Beck has a new album out – Song Reader: Twenty New Songs By Beck. It is available only as sheet music. We dispatched Uncut’s very own musical expert, John Lewis, to play the album, track by track, on his beloved piano. Below, you can watch the results – and let the magic of Beck’s music wash over you…
1. We All Wear Cloaks
A faintly terrifying and demented gothic song, written in A minor and in the unusual time signature of 7/4 (there is one irregular bar at the end of each chorus in ¾). Sample of the verse lyrics: “Salamander rolling zig-zag/marching to a hum-drum/between the truth and a cryptogram/like skeletons struck dumb”. I’d imagine this being sung by a voice that’s been pitch-shifted or vari-speeded up an octave to make it sound even more demented.
2. Rough On Rats
A bluesy, knockabout, swing song. With lyrics like “your scarecrow spiders and your shipwreck bones/the fossilized bibles of Geronimo Jones”, I’d imagine Tom Waits doing a kinda junkyard jazz version. The artwork on the sleeve is exactly the same as a song of the same name released in 1882, while the back page has an advert (and the first 24 bars) for another Beck song called “Leave Your Razors At The Door”, which appears to be the name of a real song from the 1880s.
3. Saint Dude
This is a great kinda soft rock ballad, a bit “Hey Jude”, a bit Laurel Canyon. The chords in the verse remind me of a Carpenters song, the chorus recalls Leonard Cohen’s “Suzanne”. I’d imagine it working with a pedal steel in the background. Lyrics seem to be about a secular saint (“Ascension day/there’s a plane skywriting out your name/the people stood and watched it blow away/cos nothing’s good until it’s gone away”).
A swing song in the key of G major with a very tidy middle-eight. Opening lyrics: “I’ve been hanging around again/hang my head on the ground again/Turn my face to the wall/turn my head to the wall/(chorus) Nobody knows you when you’re feeling sorry/nobody needs you when you’re feeling sorry/I’m sorry”. Back page has adverts and short extracts from other songs, including “If You’re Sorry Then Why Don’t You Look Sorry?”, “Are You Really?”, “Stop Being A Baby” and “Don’t Apologize”.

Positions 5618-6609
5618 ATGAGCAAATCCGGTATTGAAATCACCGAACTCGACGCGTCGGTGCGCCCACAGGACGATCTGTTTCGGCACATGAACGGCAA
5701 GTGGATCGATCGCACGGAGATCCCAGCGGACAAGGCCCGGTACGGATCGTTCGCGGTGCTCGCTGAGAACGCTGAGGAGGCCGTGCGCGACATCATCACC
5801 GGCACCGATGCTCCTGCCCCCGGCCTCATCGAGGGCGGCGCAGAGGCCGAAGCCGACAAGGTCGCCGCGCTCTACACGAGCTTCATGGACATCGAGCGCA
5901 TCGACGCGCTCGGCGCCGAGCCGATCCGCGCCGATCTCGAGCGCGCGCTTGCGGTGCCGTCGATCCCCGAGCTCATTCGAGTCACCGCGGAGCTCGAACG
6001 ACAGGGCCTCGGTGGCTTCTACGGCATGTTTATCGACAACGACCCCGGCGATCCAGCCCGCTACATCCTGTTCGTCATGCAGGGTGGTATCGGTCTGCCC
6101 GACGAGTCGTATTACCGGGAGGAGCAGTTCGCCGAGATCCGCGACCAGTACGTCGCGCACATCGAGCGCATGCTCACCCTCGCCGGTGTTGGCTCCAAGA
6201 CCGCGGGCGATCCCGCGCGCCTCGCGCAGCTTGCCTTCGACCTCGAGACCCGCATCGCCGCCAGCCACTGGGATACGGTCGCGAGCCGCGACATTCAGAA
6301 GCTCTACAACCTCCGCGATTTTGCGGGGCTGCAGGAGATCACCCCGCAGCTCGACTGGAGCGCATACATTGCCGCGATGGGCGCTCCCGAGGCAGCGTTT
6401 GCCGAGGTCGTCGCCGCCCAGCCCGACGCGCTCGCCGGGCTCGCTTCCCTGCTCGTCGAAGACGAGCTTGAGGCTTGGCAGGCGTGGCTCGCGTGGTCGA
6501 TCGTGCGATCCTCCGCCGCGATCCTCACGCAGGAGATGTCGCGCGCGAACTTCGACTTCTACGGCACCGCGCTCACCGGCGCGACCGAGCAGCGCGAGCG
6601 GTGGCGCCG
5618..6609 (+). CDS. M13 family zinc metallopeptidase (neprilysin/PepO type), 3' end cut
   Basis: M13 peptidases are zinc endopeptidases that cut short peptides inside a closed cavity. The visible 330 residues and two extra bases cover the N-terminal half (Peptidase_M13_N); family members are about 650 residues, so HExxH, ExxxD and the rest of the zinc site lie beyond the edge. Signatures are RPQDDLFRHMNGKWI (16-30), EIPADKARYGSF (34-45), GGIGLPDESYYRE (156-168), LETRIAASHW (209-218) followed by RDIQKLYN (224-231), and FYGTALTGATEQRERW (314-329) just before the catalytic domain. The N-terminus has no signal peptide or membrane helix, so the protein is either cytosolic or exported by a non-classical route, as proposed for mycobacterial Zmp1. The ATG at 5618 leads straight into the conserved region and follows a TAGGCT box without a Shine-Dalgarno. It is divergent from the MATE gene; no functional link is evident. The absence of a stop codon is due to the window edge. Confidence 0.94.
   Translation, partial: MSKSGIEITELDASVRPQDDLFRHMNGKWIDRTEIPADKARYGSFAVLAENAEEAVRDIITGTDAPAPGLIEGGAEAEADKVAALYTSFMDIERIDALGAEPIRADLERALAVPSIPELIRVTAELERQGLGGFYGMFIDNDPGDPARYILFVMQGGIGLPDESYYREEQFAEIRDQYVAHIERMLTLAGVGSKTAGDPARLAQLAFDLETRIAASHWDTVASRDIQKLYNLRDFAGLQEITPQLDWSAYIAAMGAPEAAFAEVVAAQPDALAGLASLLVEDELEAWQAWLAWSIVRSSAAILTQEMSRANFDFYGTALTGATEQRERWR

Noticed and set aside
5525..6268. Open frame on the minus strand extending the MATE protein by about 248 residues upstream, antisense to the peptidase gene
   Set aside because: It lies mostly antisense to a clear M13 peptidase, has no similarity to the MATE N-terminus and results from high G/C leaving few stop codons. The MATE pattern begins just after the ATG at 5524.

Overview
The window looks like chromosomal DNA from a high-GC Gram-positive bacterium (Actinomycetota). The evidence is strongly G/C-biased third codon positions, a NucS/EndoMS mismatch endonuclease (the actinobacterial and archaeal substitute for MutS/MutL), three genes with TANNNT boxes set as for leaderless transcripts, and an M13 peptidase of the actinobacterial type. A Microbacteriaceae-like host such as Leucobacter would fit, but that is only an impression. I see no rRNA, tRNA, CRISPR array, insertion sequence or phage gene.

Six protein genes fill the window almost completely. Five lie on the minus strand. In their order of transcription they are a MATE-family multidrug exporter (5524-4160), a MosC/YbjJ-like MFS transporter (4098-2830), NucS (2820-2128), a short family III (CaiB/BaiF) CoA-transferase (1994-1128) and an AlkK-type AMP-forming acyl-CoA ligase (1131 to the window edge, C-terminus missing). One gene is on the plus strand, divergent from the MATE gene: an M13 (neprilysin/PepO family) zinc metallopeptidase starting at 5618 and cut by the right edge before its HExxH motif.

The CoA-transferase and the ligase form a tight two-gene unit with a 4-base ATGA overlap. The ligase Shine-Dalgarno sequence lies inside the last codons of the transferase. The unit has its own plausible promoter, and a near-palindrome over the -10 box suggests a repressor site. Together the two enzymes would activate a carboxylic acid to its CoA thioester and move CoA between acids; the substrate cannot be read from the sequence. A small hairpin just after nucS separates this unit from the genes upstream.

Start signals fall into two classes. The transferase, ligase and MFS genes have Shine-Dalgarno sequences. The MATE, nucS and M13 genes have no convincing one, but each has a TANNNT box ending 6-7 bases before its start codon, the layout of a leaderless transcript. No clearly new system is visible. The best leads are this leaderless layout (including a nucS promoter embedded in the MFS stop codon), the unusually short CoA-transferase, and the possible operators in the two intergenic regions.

5. Last Night You Were A Dream
A ballad in the key of G major (“Please do not hurry this song” says the performance note). With all the chromatic chord shifts, I could also imagine this working as a kind of Nirvana/Pearl Jam grunge plodder. Opening lyrics: “Last night you were a dream/now you’re just you/and I am just a fool/someone you once knew”. Back page has an advert (and first 24 bars) of a Beck song called “Won’t You Fondle Me?”.
6. Eyes That Say “I Love You”
This is a vaguely epic-sounding ballad in the key of E minor. I could imagine it working as a James Bond theme, sung by Shirley Bassey or Adele, particularly that dramatic chord change at the start of the chorus. But it might also work as a rave song, with a kinda Italo-house piano riff running all the way through. Opening lyrics: “when the night/has gone cold/and you’re standing so alone/on the threshold of the rest/of what you know”. Back page has adverts and excerpts from several “Songs You Won’t Be Able To Get Away From And Otherwise Inescapable Melodies”, including “Heavy Breathing On The Phone (Is How You’ll Know It’s Me)” and “When You’re Sleeping, You Know I’ll Be There (In The Yard)”.
7. Just Noise
A swinging shuffle in the key of G major, apparently written by a Beck as a “60s-style pop song”, but would also work as a 1970s guilty pleasure. Opening lyrics: “if you hear my heart breaking/and you don’t know what it is/don’t be alarmed it won’t do you no harm/it’s just noise/it’s just noise”. On the back of the sheet music is an essay entitled “The Secret To Music Is Hygiene”.
8. Please Leave A Light On When You Go
A pretty waltz in the key of C, quite easy to play. You could imagine Mark Lanegan or Joanna Newsom doing this justice. Opening lyrics: “How fast/can a heart shatter/before you’re walking on spliters/your head aches/just to feel what it knows/please leave a light on when you go”. On the back page is an advert (and the first 20 bars) for a Beck song called “If You Come To My Garden Of Love (Don’t Mind The Weeds)”.
9. Heaven’s Ladder
A harmonically complex mid-tempo song in the key of C, but where the verses appear to be in G and the choruses in D. Opening lyrics on verse: “Look up heaven’s ladder/watch the angels climb down”. Lyrics of chorus: “On the ground where there’s nowhere else to go/but only further down into the hole/you could see the whole world down below/down below, down below…”. The back of the sheet music advertises “even more songs from the afterlife!”, including one called “There Are Actually Too Many Dogs In Heaven At This Point”.
10. The Wolf Is On The Hill
This is a vaguely Celtic-sounding song in 6/8 (although it would also be notated as a waltz, in ¾ time), with lots of slightly daft bucolic imagery (“the wolf is on the hill/the bird is in the briar/the thorn is on the rose/and your time is on the wire”). The artwork on the sleeve is exactly the same as a song of the same name released in 1874.
11. America, Here’s My Boy
The artwork here is based on some patriotic songs written for World War I, although the ultra-melodramatic lyrics here (in which, surprise surprise, the son dies at the end) seem to undercut the vaguely militaristic march feel.
12. Title Of This Song
A kind of straight-four rock ballad in the key of A major with lots of self-referential lyrics (“You’ve taken the title of this song/from a life that’s beyond/something that you could belong to/but is it wrong to sing along?”) and some nice, Blur-ish chord changes. Back page has another Blurry sounding song called “Why?”.
Song Reader: Twenty New Songs By Beck is released by McSweeney’s/Faber & Faber